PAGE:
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Re: The Land of Two Kings

Postby Ghurlag » Wed Aug 10, 2011 11:31 am

Thanks to the both of you for your comments.

Xisor, I think what you're saying is that not both sides of that rhetorical/physical conflict can be 'rebelling/defiant', which I agree with. If I were to pick (which I will), I'd opt for keeping the Norscans defiant (mostly because of one line I like) and making the storm the oppressive ruling force (Y'know, 'cause it's big.). Thanks for flagging this, I'll look at (and act on) it in more detail tonight.

As the misty veil of Albion is cast aside, we turn our gaze to the war-torn island of Albany, where the Red King vies with his former master for the control of a realm in dire threat.
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Re: The Land of Two Kings

Postby Ghurlag » Wed Aug 10, 2011 8:04 pm

Chapter Three

“Mourn, hapless Albany, mourn
Thy banish'd peace, thy laurels torn!
Thy sons, for valour long renown'd,
Lie slaughter'd on their native ground;
Thy hospitable roofs no more
Invite the stranger to the door:-
In smoky ruins sunk they lie,
The monuments of cruelty. “

(From “Tears of Albany” by Skar Tomas)


Eoghann stumbled once again, and swore loudly as his hand caught on a cruel rock hidden in the grass.

“Ye should watch yer mouth,” Ciostadh said sharply, her eyes cold and unsympathetic as she watched him struggle up again. “I willnae have ye cursing so under my roof.”

Eoghann glared at her. It was ungrateful of him, but he was starting to dislike the old couple more and more now he knew what their purpose on the battlefield had been. It had been bad enough watching them pick gleefully at the corpses of his septsmen, friends and family all.

Were he more able, he might have forbidden them their loot and commanded them to honour the dead, but in his current state even the hunched old Niall could have slit his throat with little effort. So he had suffered in silence. Now, however, the indignity of having to help the couple carry their ill-gotten spoils was weighing on him almost as heavily as the burden itself.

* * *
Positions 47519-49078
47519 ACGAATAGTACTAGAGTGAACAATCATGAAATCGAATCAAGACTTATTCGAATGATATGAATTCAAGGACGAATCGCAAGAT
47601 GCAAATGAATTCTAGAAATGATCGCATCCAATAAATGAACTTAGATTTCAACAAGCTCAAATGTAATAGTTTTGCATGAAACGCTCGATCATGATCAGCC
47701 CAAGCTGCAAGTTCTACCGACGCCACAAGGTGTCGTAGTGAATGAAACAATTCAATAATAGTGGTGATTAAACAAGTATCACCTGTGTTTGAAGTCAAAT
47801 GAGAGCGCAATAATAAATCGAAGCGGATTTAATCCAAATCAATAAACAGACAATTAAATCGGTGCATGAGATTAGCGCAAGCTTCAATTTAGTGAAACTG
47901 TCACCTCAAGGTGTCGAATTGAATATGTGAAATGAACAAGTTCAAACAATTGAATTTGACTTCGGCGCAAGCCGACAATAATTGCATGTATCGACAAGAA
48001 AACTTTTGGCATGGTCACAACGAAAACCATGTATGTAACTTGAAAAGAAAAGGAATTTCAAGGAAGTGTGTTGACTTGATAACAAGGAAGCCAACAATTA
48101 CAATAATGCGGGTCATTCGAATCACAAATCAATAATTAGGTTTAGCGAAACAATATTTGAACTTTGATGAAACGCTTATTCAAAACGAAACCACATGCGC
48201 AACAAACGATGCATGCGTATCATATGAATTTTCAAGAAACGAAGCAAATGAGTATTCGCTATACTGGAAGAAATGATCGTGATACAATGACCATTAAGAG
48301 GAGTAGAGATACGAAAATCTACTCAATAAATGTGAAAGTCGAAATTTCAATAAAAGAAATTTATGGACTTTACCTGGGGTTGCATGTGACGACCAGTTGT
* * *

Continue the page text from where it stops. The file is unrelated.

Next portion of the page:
“Apologies,” he muttered, summoning some civility. With his injury, he would not last long left out in the cold. Niall, who seemed to have some knowledge of these things, said the wound had started to fester under the dried mud, and would need thorough cleaning before it could heal. Eoghann had no idea how true that was, but his scalp shot with sharp pain whenever the wind caught it, and he was still occasionally wracked by bouts of dizziness. He was cold and he was hungry, and he wasn't going to let a few unsavoury words keep him from a fire and a meal.

Ciostadh said nothing, but seemed appeased, and continued up the slope, her ancient frame stooping under the parcel she carried – mostly clothing, stripped or cut from the dead 'for rags and patches'. Eoghan raised his own package – a bundle of spears, tied with someone's leggings – to his shoulder, and followed her on.

Niall's home was a forlorn-looking farmstead, rising abruptly from a bog-ridden field. Its condition was so poor that wasn't until they were almost at the door that Eoghann could tell the main building from the adjacent barn. Still, he would turn his nose up at no shelter.

“Follow me,” Niall commanded him, headed for the barn. Bewildered, Eoghann obeyed, casting a confused look at Ciostadh as she shoved open the main building's rickety wooden door and disappeared from sight.

The barn door was barred from the outside for some reason, and Niall had to put down his baggage to lift the bar and wrestle door's joints into movement. The barn was pitch-black inside.

“In,” said Niall, regaining his cloakful of loot. Eoghann hesitated. Did the couple mean to imprison him? Niall scowled at him.

“Move yer legs,” he snapped. “Lay those spears up 'gainst the far wall, and don't go touching aught else.”

Eoghann complied, fumbling forward through the darkness until he felt a rough wooden wall, against which he dropped his bundle.

“Don't just drop 'em where ye stand, boy,” came Niall's grouchy voice from behind him. “Stack 'em up true.”

To his surprise and relief, Eoghann could hear Niall moving around inside the barn with him, placing items of loot according to some complex system. He unwrapped the spears and stood them so they balanced against the wall, points upwards, then turned around. The dimming daylight showed him the exit, but not much else. He cast around for Niall, but the man had gone silent, and he couldn't see him. Seeing something glimmer in the corner, he bent to peer at it.